But in a number of areas, including a site in West Cornwall, efforts are being made to completely wipe-out grey squirrels before releasing their red cousins back into the wild. Natasha Collings, project co-ordinator for the Cornwall Red Squirrel Project, told The Times recently: "If you want reds you have to kill greys. It's a fact."

She is working on a Prince Charles-backed initiative that is working towards eradicating grey squirrels from two areas of Cornwall – one on the Lizard, the other in West Penwith – before captive-bred reds are released.

If successful, the plan is to push out the greys from areas further east, into Devon, and allow the red squirrel to re-colonise areas from which it has been largely excluded for years.

The project, like that in other parts of the UK, is not universally supported, however. BBC wildlife presenter Chris Packham has slammed those behind attempts to bring back red squirrels as "blinded by sentimental racism."

The vegan-supporting animal rights group, Animal Aid, called for a boycott of Duchy Original products to send a message to Prince Charles on the issue. The alternative to the destruction of the grey squirrel, however, is likely to be the extinction of the reds. Thomas Brocklehurst has a great deal to answer for.

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  • ReeceFowler  |  September 12 2012, 4:35PM

    Macmillan, Grey squirrels are carriers of squirrel pox virus, and there is plenty of evidence to support this. Around 70% of grey squirrels in England and Wales have the antibodies to the virus (in other words, they are seropositive), and in these areas, red squirrels suffer from squirrel pox. Squirrel pox only occurs in places where grey squirrels have the antibodies to the virus. That is not just a coincidence. If the virus was in red squirrels before the grey squirrels arrived, why did the virus not appear until grey squirrels arrived on the British landmass? If what you say is true, surely the virus would have appeared earlier? Grey squirrels do carry squirrel pox, and they do out compete red squirrels for food. Through competition alone, greys wipe out reds in around 15 years. Where squirrel pox is present, the decline happens 17 to 25 times faster. The grey squirrel is also a threat to songbirds as well as red squirrels. bullocks400, In Ireland, grey squirrel clubs have been formed and there is a countywide competition for the highest kills. The club from each county with the highest kills gets a cash prize. Something like this would be good over here. A grey squirrel control grant scheme would also help provide more landowners with an incentive to control grey squirrels, encouraging landscape scale grey squirrel control. My total this year stands at 85 grey squirrels, and I am hoping to hit 100 before the year is out.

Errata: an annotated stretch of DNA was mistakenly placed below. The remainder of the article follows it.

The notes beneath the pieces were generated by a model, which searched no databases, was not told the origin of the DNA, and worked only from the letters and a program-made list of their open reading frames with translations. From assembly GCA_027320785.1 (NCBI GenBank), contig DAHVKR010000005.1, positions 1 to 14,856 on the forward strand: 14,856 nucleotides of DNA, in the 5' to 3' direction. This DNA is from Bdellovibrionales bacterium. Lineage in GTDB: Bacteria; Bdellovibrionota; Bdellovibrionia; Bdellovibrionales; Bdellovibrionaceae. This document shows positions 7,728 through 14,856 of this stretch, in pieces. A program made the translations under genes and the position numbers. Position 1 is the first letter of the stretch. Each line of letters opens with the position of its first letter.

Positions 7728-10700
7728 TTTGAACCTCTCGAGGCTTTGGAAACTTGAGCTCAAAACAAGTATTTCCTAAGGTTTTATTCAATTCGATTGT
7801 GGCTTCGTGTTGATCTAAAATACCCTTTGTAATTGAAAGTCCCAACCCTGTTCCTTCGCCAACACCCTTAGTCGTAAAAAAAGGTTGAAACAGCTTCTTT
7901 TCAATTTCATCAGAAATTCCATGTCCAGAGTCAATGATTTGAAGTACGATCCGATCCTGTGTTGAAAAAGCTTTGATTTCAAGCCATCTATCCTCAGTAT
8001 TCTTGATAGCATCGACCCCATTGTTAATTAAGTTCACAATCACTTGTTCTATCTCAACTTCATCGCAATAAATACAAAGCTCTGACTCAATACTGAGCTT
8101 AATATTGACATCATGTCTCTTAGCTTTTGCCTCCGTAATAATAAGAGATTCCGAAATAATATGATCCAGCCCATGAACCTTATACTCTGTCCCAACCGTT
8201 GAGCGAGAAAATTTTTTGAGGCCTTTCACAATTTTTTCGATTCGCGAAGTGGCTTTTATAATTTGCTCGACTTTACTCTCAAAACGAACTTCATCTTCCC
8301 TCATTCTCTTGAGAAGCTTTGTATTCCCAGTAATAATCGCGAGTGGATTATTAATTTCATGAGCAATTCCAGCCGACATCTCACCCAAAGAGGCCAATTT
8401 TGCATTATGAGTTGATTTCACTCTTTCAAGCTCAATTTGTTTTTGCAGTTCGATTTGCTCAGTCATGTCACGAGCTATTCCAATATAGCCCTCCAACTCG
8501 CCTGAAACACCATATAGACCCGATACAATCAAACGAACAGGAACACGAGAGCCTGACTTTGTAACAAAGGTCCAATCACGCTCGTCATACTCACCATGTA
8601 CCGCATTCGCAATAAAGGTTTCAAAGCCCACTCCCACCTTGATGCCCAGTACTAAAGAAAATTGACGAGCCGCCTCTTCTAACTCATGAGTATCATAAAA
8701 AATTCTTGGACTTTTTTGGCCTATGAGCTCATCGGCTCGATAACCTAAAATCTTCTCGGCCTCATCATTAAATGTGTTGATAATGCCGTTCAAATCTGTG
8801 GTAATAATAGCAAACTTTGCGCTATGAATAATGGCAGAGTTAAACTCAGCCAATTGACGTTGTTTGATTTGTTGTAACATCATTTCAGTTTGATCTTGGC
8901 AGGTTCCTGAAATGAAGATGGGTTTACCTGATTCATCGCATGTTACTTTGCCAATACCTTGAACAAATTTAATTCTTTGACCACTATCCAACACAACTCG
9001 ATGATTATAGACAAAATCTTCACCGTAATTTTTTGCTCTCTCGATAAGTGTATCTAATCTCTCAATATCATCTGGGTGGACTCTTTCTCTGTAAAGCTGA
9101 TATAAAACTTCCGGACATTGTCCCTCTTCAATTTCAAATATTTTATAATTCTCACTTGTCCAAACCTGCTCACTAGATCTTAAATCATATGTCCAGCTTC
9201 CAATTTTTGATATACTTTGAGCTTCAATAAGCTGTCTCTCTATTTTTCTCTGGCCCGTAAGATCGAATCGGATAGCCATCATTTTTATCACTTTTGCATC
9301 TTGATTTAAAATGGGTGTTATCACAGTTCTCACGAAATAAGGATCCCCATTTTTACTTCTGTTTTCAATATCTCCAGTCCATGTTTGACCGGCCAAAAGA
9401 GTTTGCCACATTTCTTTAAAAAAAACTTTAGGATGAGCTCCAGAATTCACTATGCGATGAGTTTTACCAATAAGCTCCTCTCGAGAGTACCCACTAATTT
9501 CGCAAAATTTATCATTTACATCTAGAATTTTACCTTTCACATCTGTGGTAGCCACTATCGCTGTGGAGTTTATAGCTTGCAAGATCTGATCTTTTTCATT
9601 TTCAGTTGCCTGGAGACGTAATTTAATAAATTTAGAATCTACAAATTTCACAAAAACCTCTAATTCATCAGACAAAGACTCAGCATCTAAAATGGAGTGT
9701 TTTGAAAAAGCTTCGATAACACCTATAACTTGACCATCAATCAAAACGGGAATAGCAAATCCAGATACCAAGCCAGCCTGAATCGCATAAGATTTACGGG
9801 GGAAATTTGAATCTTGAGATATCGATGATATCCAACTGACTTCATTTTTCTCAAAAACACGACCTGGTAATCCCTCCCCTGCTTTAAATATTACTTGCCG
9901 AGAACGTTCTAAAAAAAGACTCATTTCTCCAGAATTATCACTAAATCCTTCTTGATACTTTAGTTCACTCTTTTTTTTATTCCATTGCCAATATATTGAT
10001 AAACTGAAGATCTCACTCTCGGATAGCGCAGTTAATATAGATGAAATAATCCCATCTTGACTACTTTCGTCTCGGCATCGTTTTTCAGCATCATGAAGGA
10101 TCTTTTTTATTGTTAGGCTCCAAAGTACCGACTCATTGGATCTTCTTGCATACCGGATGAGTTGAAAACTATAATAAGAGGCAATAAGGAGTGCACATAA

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  • bullocks400  |  September 11 2012, 10:21PM